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Pension providers accused of misleading savers over hidden costs
Pension providers are misleading savers over additional costs and charges on their pension schemes, says a report by the Royal Society of Arts (RSA).
It found 21 out of 23 providers it questioned failed to disclose information about the full costs of private pension funds when asked. According to the RSA, consumers were unaware that additional fees were eroding the value of their final pensions.
Although consumers were told about the annual management charge (AMC) - the fee fund managers take for their service during the year - pension providers failed to disclose additional charges for audits and custodial costs, as well as other hidden costs such as taxes, stock lending fees and broking commissions.
The RSA said that additional fees, such as an additional two per cent annual charge, could over the lifetime of a pension amount to halving its overall value. It found that individual consumers and businesses were unaware of the scale of the problem.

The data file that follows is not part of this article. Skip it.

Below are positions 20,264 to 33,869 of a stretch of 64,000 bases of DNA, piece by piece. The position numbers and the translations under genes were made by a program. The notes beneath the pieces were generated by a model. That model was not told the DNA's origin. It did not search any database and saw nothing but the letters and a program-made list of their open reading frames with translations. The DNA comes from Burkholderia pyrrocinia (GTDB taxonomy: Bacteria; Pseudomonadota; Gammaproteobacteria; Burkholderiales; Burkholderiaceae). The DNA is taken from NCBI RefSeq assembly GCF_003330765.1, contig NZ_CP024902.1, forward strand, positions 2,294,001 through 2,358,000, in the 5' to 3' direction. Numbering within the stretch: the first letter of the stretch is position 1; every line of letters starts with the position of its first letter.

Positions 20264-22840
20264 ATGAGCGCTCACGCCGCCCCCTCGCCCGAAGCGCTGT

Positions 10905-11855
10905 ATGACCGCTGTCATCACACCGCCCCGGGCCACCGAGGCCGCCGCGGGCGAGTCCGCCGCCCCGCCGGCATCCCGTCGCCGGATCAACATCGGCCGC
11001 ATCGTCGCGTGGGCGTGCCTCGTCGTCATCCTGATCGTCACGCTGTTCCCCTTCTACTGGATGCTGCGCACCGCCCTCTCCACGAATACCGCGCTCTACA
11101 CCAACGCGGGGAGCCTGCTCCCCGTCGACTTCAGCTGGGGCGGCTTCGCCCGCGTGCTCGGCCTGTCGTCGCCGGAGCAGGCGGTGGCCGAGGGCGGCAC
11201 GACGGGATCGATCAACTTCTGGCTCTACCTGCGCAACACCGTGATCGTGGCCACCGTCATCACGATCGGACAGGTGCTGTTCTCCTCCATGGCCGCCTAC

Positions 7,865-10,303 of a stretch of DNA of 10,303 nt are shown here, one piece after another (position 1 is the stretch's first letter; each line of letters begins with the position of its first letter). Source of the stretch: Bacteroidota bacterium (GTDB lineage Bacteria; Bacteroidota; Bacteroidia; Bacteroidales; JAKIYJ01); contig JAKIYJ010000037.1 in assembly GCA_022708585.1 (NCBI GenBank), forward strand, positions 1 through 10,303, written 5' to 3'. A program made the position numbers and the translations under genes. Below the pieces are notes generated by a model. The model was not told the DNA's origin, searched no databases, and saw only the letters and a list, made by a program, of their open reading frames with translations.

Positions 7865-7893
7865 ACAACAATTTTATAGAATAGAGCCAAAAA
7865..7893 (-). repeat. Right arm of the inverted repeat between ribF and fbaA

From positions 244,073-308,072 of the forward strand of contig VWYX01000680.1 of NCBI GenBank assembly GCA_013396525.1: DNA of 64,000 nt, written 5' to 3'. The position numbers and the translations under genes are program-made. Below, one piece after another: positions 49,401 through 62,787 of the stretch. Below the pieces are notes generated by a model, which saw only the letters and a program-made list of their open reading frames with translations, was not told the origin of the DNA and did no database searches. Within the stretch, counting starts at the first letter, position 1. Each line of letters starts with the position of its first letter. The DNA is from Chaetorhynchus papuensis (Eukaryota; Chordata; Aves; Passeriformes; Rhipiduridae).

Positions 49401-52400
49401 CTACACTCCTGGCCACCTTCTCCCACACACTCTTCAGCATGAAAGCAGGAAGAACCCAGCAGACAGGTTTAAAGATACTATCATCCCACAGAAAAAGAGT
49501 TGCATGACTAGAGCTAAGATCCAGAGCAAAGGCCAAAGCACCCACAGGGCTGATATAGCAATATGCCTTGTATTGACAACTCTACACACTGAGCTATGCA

In addition, it found that under half of contract-based pensions providers - those offered to staff by employers - were willing to give the full details of charges.
"Even when costs are declared, it is not done in a way in which typical pension savers are likely to understand," the report said.
According to the RSA, money is typically held within a pension fund for 25 years. Based on this figure, a 1.5 per cent charge per annum would translate to 37.5 per cent over a pension fund's lifetime.
Talking to the BBC, the Association of British Insurers (ABI) insisted that its members revealed all costs, as required and regulated by the Financial Services Authority (FSA).
Otto Thoresen of the ABI said: "All employees who have contract-based defined contribution pensions have their charges disclosed in their key facts information when they purchase a pension."
The year-long investigation into the pensions industry concluded that pension savers were 'not being provided with adequate information.'
It suggested that trust and transparency could be brought into the British pension system by providing consumers with annual statements revealing all charges and costs. The bank account-style statements are used in other countries such as Denmark.
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